The AVAG is affiliated with the International Veterinary Acupuncture Society (IVAS). IVAS is an internationally recognised organisation dedicated to promoting excellence in the practice of veterinary acupuncture through its accreditation process, continuing education programs, annual congresses and funding for responsible research projects to advance veterinary acupuncture. The AVAG delivers The IVAS Veterinary Acupuncture Course through The Australian College of Veterinary Acupuncture.
In Australia more than 470 veterinarians have been trained to international standards set by IVAS. Certified veterinarians are entitled to use the letters CVA (Certification in Veterinary Acupuncture) and must participate in continuing education in acupuncture and Traditional Chinese Medicine.in order to maintain their membership.
In the USA, specialty status (Board certification and Diplomat status) for advanced veterinary acupuncture study is underway, recognizing this valuable tool in the treatment of numerous conditions from allergies and behavioural problems to musculo-skeletal and immune-mediated diseases.
The Australian College of Veterinary Acupuncture Ltd (ACVA) has been formed to continue to deliver the outstanding Australian IVAS Acupuncture Course for veterinarians in Australia, Asia and the Pacific region. The AVAG is excited to be contracting the improved on-line and on-site Australian IVAS Acupuncture Course through the ACVA.
If you would like some more information contact the course coordinator Bill Rae email@example.com.
Requirements for achieving the IVAS Certificate of Veterinary Acupuncture are:
- Attendance at all lectures and workshops
- Passing grades (70%) in each examination: written, canine practical, equine practical
- Completion of assignments
- Completion of ten case logs
- Completion of two peer-reviewed case reports
This course is designed for veterinarians interested in incorporating acupuncture into their day to day clinical practice. The course is based on a teaching program from the International Veterinary Acupuncture Society (IVAS). After successfully completing the course requirements and a written and practical examination the graduates receive IVAS Certification.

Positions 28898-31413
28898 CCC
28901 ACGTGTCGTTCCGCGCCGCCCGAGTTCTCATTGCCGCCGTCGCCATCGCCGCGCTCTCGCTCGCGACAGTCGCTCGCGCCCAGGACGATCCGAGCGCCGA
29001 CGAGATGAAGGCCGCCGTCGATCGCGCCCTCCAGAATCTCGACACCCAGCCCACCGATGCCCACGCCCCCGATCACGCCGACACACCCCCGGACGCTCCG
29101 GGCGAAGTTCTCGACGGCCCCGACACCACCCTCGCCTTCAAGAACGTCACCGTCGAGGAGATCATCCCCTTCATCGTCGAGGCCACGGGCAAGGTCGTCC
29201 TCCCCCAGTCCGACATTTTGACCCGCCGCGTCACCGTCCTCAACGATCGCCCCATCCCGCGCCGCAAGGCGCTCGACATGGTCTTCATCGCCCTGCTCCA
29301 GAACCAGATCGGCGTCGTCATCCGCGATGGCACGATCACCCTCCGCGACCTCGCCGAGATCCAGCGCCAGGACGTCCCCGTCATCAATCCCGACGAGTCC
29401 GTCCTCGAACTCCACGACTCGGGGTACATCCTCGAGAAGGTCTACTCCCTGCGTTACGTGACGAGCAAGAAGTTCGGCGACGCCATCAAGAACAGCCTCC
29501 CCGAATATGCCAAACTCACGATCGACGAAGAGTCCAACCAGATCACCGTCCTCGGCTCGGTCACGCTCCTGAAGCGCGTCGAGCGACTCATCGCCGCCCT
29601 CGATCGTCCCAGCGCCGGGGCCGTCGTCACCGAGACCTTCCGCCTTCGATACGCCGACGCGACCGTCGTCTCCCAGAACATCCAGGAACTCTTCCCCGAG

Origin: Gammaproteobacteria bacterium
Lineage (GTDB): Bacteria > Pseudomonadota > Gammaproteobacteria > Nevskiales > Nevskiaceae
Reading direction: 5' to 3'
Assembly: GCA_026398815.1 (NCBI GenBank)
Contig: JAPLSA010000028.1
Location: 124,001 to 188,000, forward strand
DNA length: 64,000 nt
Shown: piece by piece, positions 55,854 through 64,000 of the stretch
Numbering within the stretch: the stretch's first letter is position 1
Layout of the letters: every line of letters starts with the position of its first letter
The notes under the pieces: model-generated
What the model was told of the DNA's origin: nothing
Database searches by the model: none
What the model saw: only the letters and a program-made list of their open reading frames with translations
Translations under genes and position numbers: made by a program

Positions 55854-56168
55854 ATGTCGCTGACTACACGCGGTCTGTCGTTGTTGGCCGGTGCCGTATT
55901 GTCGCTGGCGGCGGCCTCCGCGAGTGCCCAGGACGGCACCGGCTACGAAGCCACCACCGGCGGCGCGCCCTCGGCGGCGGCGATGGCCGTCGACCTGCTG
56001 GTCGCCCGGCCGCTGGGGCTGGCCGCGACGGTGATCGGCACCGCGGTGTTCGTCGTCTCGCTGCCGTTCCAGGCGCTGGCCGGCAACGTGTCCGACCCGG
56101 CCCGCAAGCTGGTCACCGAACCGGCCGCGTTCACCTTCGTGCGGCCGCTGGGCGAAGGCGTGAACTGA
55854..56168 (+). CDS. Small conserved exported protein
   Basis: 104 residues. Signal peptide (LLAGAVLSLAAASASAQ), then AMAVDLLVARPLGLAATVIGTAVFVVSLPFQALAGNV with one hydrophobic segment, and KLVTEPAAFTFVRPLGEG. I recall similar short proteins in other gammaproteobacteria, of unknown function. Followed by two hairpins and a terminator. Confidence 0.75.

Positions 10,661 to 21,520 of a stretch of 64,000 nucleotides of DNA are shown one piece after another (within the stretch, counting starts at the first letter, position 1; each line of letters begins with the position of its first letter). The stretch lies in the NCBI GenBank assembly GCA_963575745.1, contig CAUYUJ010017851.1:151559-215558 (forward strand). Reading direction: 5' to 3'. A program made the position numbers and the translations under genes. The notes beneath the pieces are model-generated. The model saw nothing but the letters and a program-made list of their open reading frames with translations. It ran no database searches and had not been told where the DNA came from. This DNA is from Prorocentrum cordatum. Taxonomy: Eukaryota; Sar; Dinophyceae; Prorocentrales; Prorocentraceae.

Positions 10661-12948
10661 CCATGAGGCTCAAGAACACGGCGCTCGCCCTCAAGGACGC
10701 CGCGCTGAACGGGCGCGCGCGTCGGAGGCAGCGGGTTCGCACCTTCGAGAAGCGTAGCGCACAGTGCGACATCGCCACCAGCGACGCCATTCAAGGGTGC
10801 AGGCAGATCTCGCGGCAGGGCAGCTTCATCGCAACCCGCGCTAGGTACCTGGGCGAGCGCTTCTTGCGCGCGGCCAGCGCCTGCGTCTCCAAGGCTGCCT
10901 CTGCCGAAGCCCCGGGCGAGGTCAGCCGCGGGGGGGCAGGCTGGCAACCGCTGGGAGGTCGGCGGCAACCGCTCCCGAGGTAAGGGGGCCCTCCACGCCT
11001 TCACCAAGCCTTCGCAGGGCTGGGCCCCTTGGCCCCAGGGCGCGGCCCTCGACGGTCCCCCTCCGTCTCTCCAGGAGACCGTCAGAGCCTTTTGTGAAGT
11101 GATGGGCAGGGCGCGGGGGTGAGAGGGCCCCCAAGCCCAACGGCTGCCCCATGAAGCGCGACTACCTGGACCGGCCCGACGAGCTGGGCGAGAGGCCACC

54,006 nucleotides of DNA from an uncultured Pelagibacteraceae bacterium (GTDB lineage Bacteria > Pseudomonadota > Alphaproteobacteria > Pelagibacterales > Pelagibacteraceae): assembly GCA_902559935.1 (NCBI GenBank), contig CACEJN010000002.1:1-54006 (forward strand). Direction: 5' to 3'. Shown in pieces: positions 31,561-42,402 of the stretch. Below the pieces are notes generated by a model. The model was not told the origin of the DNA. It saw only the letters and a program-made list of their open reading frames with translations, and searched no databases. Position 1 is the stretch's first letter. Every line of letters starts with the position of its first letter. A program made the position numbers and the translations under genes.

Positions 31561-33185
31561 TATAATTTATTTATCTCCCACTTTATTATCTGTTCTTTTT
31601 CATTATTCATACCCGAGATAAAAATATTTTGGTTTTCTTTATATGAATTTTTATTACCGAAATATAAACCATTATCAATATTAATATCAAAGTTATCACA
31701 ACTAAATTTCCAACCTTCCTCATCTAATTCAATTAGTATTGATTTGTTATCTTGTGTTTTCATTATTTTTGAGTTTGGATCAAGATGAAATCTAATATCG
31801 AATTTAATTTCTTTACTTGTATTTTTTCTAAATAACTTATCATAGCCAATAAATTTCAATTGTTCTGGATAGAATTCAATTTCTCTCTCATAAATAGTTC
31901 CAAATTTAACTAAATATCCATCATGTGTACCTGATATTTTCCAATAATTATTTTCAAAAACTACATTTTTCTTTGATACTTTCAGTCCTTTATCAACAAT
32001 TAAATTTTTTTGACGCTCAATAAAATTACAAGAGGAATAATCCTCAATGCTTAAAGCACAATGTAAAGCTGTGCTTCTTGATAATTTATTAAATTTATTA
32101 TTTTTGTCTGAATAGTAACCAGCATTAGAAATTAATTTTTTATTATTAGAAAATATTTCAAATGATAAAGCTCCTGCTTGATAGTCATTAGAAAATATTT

The course is divided into three sections:-
The first section teaches the theory of Traditional Chinese Medicine (TCM). This basic theory is important for practitioners to be able to make a diagnosis and formulate an acupuncture treatment. Practical sessions during this section are very important in terms of point location and how to treat simple clinical conditions. The dog is used as the clinical model.
In addition to TCM , the neurophysiology of acupuncture is explained and the latest research is discussed.
After completing this session, students will be able to start treating cases as soon as they get back to their clinic. In between face to face sessions the students are required to complete assignments and keep a log of the cases they treat.
The second session introduces advanced TCM theory. In this session the practical session relates to horses as well as dogs. The emphasis here is on clinical conditions, how to make a TCM diagnosis and treatment, particularly conditions of the musculoskeletal system which are the most common conditions treated with acupuncture.
After completing this section, the students are required to complete assignments and continue to add to the log of cases they treat.
The third section focuses on clinical conditions in the dog and horse, but cats and cattle are also included. The clinical conditions include the musculoskeletal, respiratory, cardiac, gastrointestinal, urinary, reproductive tract and behaviour. These are discussed in detail and examples are given of those conditions that respond well to acupuncture.
One month after completion of the course there is a written and practical examination. In addition to the examinations, the students are required to write two in depth case reports which have been treated with acupuncture. Once all the requirements for IVAS Certification have been completed, graduates will be confident in making a TCM diagnosis and formulating a treatment for a variety of clinical conditions.
IVAS graduates find that looking at a clinical case from a TCM point of view will often explain a condition for which there is no medical explanation or diagnosis. While a few graduates exclusively treat cases only with acupuncture, most use it as an adjunct to their normal clinical diagnosis and treatment. The Australian Veterinary Acupuncture Group (AVAG) encourages its graduates to use acupuncture in addition to their medical and surgical skills to provide a better outcome for their patients.
Since 1991 there have been 12 Australian IVAS courses held in Australia with over 400 graduates.